Peripheral Nerve Catheters After Shoulder Surgery: Do They Improve Functionality?

Abstract

Continuous interscalene blocks involve the insertion of a perineural catheter along the brachial plexus to provide a continuous local anesthetic infusion with or without patient-controlled bolus dosing. Most commonly used to produce surgery-specific analgesia for major shoulder surgery, continuous interscalene blocks may also play a role in improving surgical outcomes by facilitating early physical therapy as a result of superior pain control. This article reviews the current evidence supporting the benefits of continuous interscalene blocks in improving the quality and duration of postsurgical recovery, as well as indications, contraindications, potential complications, and adverse effects. Although a limited number of studies on continuous interscalene blocks have been published, findings suggest improvements in the time to achieve set discharge criteria, pain control, and mobility that meet or exceed surgeon-defined physical therapy goals and patient satisfaction. While the benefits in terms of rehabilitation appear to be limited to the immediate postoperative period at present, the authors recommend the use of continuous interscalene blocks for postoperative pain control following major shoulder surgery.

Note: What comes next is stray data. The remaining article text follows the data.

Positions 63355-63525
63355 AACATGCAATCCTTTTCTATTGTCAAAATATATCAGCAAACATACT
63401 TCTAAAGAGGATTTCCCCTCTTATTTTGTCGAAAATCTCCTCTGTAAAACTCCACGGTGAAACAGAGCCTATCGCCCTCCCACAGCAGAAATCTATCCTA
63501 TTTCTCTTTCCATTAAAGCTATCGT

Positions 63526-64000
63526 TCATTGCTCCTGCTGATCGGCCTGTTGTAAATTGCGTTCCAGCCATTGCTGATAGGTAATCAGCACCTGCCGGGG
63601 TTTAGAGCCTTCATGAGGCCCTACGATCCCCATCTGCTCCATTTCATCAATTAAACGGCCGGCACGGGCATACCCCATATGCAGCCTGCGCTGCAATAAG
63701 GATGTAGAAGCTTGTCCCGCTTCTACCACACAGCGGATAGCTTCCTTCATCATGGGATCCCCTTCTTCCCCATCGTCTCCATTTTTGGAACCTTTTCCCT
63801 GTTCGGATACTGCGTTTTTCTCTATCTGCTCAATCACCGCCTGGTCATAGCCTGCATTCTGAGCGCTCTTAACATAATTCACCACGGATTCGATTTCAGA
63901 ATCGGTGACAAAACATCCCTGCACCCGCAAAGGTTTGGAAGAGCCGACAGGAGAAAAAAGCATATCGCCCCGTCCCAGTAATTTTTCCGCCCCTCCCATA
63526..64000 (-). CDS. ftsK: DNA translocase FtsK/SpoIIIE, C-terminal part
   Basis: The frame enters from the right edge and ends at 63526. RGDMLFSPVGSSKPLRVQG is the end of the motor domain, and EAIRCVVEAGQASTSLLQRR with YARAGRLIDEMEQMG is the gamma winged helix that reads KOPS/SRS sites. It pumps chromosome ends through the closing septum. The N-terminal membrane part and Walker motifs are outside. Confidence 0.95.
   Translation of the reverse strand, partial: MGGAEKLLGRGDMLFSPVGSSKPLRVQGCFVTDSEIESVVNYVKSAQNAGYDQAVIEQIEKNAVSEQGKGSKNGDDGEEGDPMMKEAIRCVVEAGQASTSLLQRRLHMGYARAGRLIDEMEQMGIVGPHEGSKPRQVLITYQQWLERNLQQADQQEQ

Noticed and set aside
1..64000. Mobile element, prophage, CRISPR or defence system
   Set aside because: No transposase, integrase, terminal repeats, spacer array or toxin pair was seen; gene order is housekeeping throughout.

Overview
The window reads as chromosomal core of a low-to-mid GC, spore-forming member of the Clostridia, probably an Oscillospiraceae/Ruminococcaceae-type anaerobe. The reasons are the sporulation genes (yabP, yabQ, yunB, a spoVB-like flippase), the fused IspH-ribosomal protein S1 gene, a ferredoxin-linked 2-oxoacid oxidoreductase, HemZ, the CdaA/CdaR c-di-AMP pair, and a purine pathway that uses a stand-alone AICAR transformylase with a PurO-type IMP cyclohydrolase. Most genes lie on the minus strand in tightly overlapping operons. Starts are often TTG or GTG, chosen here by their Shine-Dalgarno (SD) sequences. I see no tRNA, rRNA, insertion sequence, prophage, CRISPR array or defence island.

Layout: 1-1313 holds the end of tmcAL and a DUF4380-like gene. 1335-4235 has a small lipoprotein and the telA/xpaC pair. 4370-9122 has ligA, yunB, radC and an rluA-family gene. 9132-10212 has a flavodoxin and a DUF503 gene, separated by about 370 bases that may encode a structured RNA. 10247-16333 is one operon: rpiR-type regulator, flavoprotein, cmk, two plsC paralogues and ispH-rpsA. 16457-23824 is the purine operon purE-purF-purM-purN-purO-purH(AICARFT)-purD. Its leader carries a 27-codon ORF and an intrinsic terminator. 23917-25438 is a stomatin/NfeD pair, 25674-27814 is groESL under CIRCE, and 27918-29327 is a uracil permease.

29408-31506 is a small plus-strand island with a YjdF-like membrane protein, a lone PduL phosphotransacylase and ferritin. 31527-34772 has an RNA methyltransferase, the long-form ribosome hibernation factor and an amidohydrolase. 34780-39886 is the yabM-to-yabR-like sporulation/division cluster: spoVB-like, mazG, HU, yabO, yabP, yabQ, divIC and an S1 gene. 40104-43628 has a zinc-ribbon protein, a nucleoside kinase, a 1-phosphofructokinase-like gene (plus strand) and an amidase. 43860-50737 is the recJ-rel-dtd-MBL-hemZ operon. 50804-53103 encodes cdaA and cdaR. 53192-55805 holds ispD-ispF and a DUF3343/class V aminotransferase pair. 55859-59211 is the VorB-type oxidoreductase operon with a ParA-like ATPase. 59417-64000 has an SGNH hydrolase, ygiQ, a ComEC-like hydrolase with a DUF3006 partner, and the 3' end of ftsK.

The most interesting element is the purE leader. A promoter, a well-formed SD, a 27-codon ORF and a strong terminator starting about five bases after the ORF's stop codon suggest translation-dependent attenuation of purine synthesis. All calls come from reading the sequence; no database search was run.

This content is only available to members of the AAOS.

Please log in using the link at the top right corner of this page to access your exclusive AAOS member content.

Not a member? Become a member!

Advertisements


Advertisement


X